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I use getpwnam_r to handle client connections in my programs. Sadly enough, it seems to allocate a buffer it never frees. The relevant valgrind output:


==15774== 536 (104 direct, 432 indirect) bytes in 2 blocks are definitely lost in loss record 1 of 3
==15774==    at 0x4C24CFE: malloc (in /usr/lib64/valgrind/amd64-linux/vgpreload_memcheck.so)
==15774==    by 0x5143B5A: nss_parse_service_list (in /lib64/libc-2.10.1.so)
==15774==    by 0x51442E6: __nss_database_lookup (in /lib64/libc-2.10.1.so)
==15774==    by 0x57BE35F: ???
==15774==    by 0x57BF3F6: ???
==15774==    by 0x51014D2: getpwnam_r@@GLIBC_2.2.5 (in /lib64/libc-2.10.1.so)
==15774==    by 0x407906: dopass (auth.c:71)
==15774==    by 0x40393E: do_cmd (command.c:127)
==15774==    by 0x402496: ftp_main (server.c:58)
==15774==    by 0x40224C: handle_client (daemon.c:211)
==15774==    by 0x402073: daemon_main (daemon.c:123)
==15774==    by 0x4043CC: main (main.c:48)
==15774== 
==15774== LEAK SUMMARY:
==15774==    definitely lost: 104 bytes in 2 blocks.
==15774==    indirectly lost: 432 bytes in 18 blocks.
==15774==      possibly lost: 0 bytes in 0 blocks.
==15774==    still reachable: 0 bytes in 0 blocks.
==15774==         suppressed: 0 bytes in 0 blocks.

Ise there a way to tell getpwnam_r to release it's buffers? Or will I have to suppress these Valgrind errors?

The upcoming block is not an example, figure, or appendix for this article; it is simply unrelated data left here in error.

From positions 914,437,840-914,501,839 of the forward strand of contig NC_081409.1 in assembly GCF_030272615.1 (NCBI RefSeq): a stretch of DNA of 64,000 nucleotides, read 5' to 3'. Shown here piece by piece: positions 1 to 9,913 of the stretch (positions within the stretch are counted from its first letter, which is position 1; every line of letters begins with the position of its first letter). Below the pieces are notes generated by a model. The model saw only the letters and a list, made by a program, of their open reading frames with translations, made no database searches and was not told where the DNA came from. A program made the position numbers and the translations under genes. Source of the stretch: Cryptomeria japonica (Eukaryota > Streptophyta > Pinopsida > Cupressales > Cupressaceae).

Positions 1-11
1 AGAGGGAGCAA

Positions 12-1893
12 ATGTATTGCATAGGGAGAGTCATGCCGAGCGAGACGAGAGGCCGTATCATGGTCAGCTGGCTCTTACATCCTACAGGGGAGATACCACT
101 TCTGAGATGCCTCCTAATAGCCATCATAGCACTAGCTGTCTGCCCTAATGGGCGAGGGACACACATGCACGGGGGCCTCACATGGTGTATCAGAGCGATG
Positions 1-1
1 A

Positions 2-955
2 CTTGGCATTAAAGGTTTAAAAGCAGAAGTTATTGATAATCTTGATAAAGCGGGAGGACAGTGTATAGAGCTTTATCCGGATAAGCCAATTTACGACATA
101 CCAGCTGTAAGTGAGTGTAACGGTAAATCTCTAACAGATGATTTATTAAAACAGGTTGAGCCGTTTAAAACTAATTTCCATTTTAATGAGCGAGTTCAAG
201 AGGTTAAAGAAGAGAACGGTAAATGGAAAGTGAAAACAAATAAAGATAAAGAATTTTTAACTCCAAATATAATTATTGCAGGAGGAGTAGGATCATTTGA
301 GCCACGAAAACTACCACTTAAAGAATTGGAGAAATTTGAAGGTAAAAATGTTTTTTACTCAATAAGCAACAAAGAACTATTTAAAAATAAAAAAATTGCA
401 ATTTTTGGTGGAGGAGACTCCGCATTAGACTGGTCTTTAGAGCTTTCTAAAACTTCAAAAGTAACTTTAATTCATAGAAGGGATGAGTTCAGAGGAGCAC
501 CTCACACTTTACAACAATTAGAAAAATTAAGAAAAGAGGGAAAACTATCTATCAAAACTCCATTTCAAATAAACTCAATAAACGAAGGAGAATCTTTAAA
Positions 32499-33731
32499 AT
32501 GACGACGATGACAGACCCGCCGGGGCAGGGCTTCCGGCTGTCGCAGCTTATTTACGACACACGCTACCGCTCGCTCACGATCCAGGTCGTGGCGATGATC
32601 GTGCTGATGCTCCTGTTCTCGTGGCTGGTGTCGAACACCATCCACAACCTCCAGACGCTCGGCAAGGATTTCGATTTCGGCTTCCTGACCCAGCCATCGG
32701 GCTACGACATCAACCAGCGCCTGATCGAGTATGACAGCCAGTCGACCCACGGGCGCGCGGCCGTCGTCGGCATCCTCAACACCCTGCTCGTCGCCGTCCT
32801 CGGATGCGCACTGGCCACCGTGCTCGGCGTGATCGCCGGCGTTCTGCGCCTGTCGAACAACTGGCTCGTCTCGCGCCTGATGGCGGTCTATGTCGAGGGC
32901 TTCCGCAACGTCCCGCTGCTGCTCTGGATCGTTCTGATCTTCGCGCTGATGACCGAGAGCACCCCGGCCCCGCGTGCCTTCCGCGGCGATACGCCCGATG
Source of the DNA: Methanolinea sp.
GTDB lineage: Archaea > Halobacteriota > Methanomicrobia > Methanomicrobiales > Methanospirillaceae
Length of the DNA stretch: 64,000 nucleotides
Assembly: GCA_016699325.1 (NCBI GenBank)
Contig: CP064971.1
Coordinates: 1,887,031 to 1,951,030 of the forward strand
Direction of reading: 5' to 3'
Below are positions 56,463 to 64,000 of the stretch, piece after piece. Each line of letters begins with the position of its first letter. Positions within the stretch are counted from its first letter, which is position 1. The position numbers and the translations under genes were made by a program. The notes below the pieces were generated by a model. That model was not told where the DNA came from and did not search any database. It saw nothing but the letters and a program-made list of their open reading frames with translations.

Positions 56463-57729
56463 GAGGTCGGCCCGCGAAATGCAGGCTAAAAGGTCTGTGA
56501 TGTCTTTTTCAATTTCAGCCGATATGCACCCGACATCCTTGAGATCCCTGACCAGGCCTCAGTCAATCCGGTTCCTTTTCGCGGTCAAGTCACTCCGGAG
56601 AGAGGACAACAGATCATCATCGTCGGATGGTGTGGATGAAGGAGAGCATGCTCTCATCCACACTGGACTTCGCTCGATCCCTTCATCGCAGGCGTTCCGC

Thanks, Kasper

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I think this is a duplicate, see here: stackoverflow.com/questions/188591/… –  schnaader Sep 18 '09 at 22:20
    
@schnaader: Take a better look at the questions. It's not a duplicate because getpwnam suffer from the exact same memory leak as this function. The question just referred to the static data getpwnam allocated that getpwnam_r does not. –  kmm Sep 18 '09 at 22:28

1 Answer 1

up vote 7 down vote accepted

The memory isn't really allocated for getpwnam specifically. Instead, it represents the configuration of /etc/nsswitch.conf. AFAICT, the only way to have libc release this memory is through calling __libc_freeres:

extern void __libc_freeres (void);

This is supposed to release all memory that the C library holds onto (not just the memory NSS holds onto).

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